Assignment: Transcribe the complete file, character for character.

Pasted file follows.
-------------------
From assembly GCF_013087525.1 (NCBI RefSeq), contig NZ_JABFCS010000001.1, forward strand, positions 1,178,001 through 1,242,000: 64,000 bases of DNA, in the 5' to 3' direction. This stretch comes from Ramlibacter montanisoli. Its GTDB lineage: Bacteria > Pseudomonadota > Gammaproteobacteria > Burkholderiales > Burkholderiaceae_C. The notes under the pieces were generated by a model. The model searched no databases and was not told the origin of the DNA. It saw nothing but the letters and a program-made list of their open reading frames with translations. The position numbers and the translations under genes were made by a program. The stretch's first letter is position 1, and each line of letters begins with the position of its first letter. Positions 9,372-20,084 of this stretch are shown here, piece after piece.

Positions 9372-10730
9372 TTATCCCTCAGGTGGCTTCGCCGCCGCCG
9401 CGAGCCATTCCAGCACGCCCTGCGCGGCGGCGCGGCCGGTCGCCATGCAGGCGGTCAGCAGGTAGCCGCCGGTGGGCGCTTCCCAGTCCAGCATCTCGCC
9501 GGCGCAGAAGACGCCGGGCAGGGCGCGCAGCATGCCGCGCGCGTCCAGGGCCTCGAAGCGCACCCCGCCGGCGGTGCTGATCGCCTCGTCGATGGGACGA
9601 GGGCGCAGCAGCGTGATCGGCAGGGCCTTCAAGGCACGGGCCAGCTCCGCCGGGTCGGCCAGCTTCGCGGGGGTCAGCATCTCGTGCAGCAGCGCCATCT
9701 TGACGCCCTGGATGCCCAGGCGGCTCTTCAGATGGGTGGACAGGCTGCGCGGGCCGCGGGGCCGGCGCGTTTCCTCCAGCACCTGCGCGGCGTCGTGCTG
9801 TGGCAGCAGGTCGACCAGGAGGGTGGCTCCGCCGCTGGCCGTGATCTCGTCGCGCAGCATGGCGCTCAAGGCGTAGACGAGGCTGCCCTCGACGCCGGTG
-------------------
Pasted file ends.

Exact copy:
From assembly GCF_013087525.1 (NCBI RefSeq), contig NZ_JABFCS010000001.1, forward strand, positions 1,178,001 through 1,242,000: 64,000 bases of DNA, in the 5' to 3' direction. This stretch comes from Ramlibacter montanisoli. Its GTDB lineage: Bacteria > Pseudomonadota > Gammaproteobacteria > Burkholderiales > Burkholderiaceae_C. The notes under the pieces were generated by a model. The model searched no databases and was not told the origin of the DNA. It saw nothing but the letters and a program-made list of their open reading frames with translations. The position numbers and the translations under genes were made by a program. The stretch's first letter is position 1, and each line of letters begins with the position of its first letter. Positions 9,372-20,084 of this stretch are shown here, piece after piece.

Positions 9372-10730
9372 TTATCCCTCAGGTGGCTTCGCCGCCGCCG
9401 CGAGCCATTCCAGCACGCCCTGCGCGGCGGCGCGGCCGGTCGCCATGCAGGCGGTCAGCAGGTAGCCGCCGGTGGGCGCTTCCCAGTCCAGCATCTCGCC
9501 GGCGCAGAAGACGCCGGGCAGGGCGCGCAGCATGCCGCGCGCGTCCAGGGCCTCGAAGCGCACCCCGCCGGCGGTGCTGATCGCCTCGTCGATGGGACGA
9601 GGGCGCAGCAGCGTGATCGGCAGGGCCTTCAAGGCACGGGCCAGCTCCGCCGGGTCGGCCAGCTTCGCGGGGGTCAGCATCTCGTGCAGCAGCGCCATCT
9701 TGACGCCCTGGATGCCCAGGCGGCTCTTCAGATGGGTGGACAGGCTGCGCGGGCCGCGGGGCCGGCGCGTTTCCTCCAGCACCTGCGCGGCGTCGTGCTG
9801 TGGCAGCAGGTCGACCAGGAGGGTGGCTCCGCCGCTGGCCGTGATCTCGTCGCGCAGCATGGCGCTCAAGGCGTAGACGAGGCTGCCCTCGACGCCGGTG